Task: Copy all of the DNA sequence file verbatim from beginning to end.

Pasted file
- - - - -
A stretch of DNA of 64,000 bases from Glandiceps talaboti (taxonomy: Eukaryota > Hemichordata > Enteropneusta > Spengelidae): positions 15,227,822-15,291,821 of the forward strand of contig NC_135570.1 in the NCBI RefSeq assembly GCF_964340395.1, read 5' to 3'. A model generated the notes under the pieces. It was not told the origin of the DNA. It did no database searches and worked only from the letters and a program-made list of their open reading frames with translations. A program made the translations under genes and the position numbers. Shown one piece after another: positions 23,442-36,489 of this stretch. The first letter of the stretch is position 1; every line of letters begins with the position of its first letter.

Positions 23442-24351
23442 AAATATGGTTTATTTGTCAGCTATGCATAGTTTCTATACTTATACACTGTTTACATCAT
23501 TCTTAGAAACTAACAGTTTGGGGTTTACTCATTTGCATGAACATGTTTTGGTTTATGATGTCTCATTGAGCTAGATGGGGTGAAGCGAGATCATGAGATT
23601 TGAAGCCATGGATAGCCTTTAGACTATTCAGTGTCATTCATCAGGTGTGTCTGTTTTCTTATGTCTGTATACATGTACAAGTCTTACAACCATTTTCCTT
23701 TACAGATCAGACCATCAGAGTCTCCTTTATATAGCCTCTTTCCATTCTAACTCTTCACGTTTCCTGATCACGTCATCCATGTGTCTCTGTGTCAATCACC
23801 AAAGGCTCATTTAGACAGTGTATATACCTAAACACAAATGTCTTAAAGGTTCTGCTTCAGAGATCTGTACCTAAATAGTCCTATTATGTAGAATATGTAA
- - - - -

A stretch of DNA of 64,000 bases from Glandiceps talaboti (taxonomy: Eukaryota > Hemichordata > Enteropneusta > Spengelidae): positions 15,227,822-15,291,821 of the forward strand of contig NC_135570.1 in the NCBI RefSeq assembly GCF_964340395.1, read 5' to 3'. A model generated the notes under the pieces. It was not told the origin of the DNA. It did no database searches and worked only from the letters and a program-made list of their open reading frames with translations. A program made the translations under genes and the position numbers. Shown one piece after another: positions 23,442-36,489 of this stretch. The first letter of the stretch is position 1; every line of letters begins with the position of its first letter.

Positions 23442-24351
23442 AAATATGGTTTATTTGTCAGCTATGCATAGTTTCTATACTTATACACTGTTTACATCAT
23501 TCTTAGAAACTAACAGTTTGGGGTTTACTCATTTGCATGAACATGTTTTGGTTTATGATGTCTCATTGAGCTAGATGGGGTGAAGCGAGATCATGAGATT
23601 TGAAGCCATGGATAGCCTTTAGACTATTCAGTGTCATTCATCAGGTGTGTCTGTTTTCTTATGTCTGTATACATGTACAAGTCTTACAACCATTTTCCTT
23701 TACAGATCAGACCATCAGAGTCTCCTTTATATAGCCTCTTTCCATTCTAACTCTTCACGTTTCCTGATCACGTCATCCATGTGTCTCTGTGTCAATCACC
23801 AAAGGCTCATTTAGACAGTGTATATACCTAAACACAAATGTCTTAAAGGTTCTGCTTCAGAGATCTGTACCTAAATAGTCCTATTATGTAGAATATGTAA